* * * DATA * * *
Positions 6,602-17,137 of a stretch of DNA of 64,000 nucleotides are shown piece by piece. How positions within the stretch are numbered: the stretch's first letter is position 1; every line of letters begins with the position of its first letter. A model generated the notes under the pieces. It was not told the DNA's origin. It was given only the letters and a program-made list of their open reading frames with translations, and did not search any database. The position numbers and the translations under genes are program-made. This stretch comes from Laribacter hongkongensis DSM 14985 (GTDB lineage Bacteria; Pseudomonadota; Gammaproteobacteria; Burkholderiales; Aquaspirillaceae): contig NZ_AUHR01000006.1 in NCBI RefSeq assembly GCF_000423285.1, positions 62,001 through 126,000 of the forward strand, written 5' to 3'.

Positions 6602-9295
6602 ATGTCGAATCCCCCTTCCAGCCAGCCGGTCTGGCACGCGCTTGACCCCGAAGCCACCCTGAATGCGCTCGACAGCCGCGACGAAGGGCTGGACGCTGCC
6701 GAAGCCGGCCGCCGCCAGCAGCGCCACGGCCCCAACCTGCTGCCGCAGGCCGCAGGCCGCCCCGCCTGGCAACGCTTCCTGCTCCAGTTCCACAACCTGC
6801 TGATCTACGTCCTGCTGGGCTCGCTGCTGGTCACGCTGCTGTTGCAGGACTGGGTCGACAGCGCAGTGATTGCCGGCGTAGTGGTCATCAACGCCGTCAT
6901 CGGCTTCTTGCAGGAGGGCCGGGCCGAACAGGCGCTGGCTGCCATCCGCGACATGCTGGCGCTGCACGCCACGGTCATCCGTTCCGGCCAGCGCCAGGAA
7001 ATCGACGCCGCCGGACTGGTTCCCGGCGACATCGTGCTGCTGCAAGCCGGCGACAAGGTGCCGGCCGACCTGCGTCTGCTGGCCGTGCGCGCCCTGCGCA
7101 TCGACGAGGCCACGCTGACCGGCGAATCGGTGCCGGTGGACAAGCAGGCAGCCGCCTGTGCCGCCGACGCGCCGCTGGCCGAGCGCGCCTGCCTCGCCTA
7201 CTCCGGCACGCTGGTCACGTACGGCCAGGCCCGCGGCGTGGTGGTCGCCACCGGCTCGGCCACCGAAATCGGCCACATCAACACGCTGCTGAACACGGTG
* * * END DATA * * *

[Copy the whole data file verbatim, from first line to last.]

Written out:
Positions 6,602-17,137 of a stretch of DNA of 64,000 nucleotides are shown piece by piece. How positions within the stretch are numbered: the stretch's first letter is position 1; every line of letters begins with the position of its first letter. A model generated the notes under the pieces. It was not told the DNA's origin. It was given only the letters and a program-made list of their open reading frames with translations, and did not search any database. The position numbers and the translations under genes are program-made. This stretch comes from Laribacter hongkongensis DSM 14985 (GTDB lineage Bacteria; Pseudomonadota; Gammaproteobacteria; Burkholderiales; Aquaspirillaceae): contig NZ_AUHR01000006.1 in NCBI RefSeq assembly GCF_000423285.1, positions 62,001 through 126,000 of the forward strand, written 5' to 3'.

Positions 6602-9295
6602 ATGTCGAATCCCCCTTCCAGCCAGCCGGTCTGGCACGCGCTTGACCCCGAAGCCACCCTGAATGCGCTCGACAGCCGCGACGAAGGGCTGGACGCTGCC
6701 GAAGCCGGCCGCCGCCAGCAGCGCCACGGCCCCAACCTGCTGCCGCAGGCCGCAGGCCGCCCCGCCTGGCAACGCTTCCTGCTCCAGTTCCACAACCTGC
6801 TGATCTACGTCCTGCTGGGCTCGCTGCTGGTCACGCTGCTGTTGCAGGACTGGGTCGACAGCGCAGTGATTGCCGGCGTAGTGGTCATCAACGCCGTCAT
6901 CGGCTTCTTGCAGGAGGGCCGGGCCGAACAGGCGCTGGCTGCCATCCGCGACATGCTGGCGCTGCACGCCACGGTCATCCGTTCCGGCCAGCGCCAGGAA
7001 ATCGACGCCGCCGGACTGGTTCCCGGCGACATCGTGCTGCTGCAAGCCGGCGACAAGGTGCCGGCCGACCTGCGTCTGCTGGCCGTGCGCGCCCTGCGCA
7101 TCGACGAGGCCACGCTGACCGGCGAATCGGTGCCGGTGGACAAGCAGGCAGCCGCCTGTGCCGCCGACGCGCCGCTGGCCGAGCGCGCCTGCCTCGCCTA
7201 CTCCGGCACGCTGGTCACGTACGGCCAGGCCCGCGGCGTGGTGGTCGCCACCGGCTCGGCCACCGAAATCGGCCACATCAACACGCTGCTGAACACGGTG